Day Nineteen: Rocky Mountain High: New Mexico, Colorado

It was cold. Mega cold. So cold that I woke up in the middle of the night to find Annie shivering and covered her in fleeces. So cold that when I woke up a second time she was curled around my head for warmth, so I brought her into the sleeping bag. Cold. But the wind had died down by the time the sun came up and the campground was deserted and it was stunningly gorgeous-the kind of morning that makes you feel glad to be alive. So glad that I boiled some water for some oatmeal and busted out my fancy toast maker (burning my finger in the process). Annie and I explored the area a bit more, climbed on some rocks, and, if you’re not sick of gorge pictures yet, discovered the spot where the Red River and Rio Grande converge.

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And then once again it was time to saddle up Marigold and hit the trail. It’s funny how living on the road makes you lose all sense of time or date. I was vaguely aware that it was Easter weekend from being on social media, but, and not being an overly religious person myself, was still shocked to see a parade of twenty or so people walking along the side of the highway in the middle of nowhere New Mexican Plains, their leader carrying a cross with Jesus nailed upon it. They were headed to a tiny church I had just passed (and sensibly wearing hi-visibility jackets, which, while taking away from the striking visual nature of their message, was still a solid idea, even if there was only one other car on the road). Other than that, the high plains were fairly flat and empty, the occasional ranch sign or smattering of cows the only thing to break the monotony. But all that was about to change as we crossed the border into . . .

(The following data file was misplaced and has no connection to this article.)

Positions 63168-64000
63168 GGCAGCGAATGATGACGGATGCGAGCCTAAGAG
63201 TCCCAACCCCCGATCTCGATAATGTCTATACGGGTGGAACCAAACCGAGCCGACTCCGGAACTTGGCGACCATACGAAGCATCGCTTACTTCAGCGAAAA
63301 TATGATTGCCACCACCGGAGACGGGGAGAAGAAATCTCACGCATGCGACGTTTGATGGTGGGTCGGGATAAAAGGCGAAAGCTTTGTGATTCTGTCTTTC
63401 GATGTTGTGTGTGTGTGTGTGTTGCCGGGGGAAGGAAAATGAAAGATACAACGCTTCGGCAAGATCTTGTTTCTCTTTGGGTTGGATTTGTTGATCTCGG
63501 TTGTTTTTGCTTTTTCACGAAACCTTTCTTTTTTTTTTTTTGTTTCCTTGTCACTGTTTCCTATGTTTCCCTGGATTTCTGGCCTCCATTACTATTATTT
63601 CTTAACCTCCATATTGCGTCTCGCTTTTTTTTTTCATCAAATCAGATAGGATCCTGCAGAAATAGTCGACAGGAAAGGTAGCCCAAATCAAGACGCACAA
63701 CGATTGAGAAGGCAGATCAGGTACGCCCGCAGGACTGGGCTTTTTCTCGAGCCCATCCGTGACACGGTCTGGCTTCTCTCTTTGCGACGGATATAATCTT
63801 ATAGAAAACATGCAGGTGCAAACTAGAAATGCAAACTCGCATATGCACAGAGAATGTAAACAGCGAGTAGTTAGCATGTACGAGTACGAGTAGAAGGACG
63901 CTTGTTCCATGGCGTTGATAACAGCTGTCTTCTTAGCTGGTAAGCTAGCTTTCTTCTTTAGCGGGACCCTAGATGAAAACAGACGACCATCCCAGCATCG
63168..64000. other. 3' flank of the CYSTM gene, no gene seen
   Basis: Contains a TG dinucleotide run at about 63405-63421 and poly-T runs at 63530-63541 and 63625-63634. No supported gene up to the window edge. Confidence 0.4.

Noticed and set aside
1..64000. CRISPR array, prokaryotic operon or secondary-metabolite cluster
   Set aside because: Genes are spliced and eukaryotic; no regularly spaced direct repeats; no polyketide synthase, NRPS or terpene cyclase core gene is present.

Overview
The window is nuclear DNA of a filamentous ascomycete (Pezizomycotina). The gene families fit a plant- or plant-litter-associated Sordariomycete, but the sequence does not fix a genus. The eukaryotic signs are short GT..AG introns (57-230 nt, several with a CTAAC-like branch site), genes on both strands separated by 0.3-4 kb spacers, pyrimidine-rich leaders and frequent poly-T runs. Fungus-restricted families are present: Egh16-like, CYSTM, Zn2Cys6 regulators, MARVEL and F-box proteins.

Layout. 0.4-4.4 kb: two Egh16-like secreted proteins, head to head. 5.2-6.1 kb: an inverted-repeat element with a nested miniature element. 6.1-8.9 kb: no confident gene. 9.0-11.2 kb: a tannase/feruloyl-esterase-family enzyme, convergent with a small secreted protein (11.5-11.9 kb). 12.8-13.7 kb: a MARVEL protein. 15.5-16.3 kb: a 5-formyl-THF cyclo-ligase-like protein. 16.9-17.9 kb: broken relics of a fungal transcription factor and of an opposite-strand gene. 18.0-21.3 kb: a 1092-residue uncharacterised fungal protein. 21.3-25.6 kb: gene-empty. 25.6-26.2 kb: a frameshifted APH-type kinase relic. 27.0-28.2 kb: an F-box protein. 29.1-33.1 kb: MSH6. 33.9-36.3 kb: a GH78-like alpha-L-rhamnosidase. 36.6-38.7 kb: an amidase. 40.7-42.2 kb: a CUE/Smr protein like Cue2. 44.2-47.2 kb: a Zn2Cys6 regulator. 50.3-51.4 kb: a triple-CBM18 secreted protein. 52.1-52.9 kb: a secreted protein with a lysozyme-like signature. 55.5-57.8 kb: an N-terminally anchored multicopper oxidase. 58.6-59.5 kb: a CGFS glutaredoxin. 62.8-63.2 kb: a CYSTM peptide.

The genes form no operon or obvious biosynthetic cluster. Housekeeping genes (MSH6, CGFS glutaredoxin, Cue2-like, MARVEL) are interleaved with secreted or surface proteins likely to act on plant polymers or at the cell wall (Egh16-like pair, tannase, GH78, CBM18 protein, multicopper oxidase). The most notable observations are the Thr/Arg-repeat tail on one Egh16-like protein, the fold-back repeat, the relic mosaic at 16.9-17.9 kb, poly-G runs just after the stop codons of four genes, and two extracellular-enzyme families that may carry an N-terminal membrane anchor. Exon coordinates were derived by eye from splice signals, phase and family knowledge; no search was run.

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Yes, my windshield is in desperate need of cleaning, no it’s not that colorful (yet) even with a little photo enhancement. The first thing I noticed about Colorado is that it almost immediately gets a lot more Western feeling architecturally than New Mexico. Bye bye adobe and hello wooden storefronts and saloons. The second thing I noticed was that . . . they care about ditches??

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This is the San Luis People’s Ditch-the Oldest Continuously Used Ditch in Colorado! Dug by hand by pioneer settlers! Further down on the plaque it notes “Colorado’s Greatness is Built Upon Irrigation.” Yay irrigation! And to think this wasn’t even on my original itinerary!

Fresh off that excitement, we soon rolled in to Colorado’s Oldest Town! I know this because it’s spelled out in rocks on the side of a hill . . .

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Further on we passed what was not labeled as such, but may well be, Colorado’s oldest Safeway grocery store, as they apparently offer parking for Model T’s.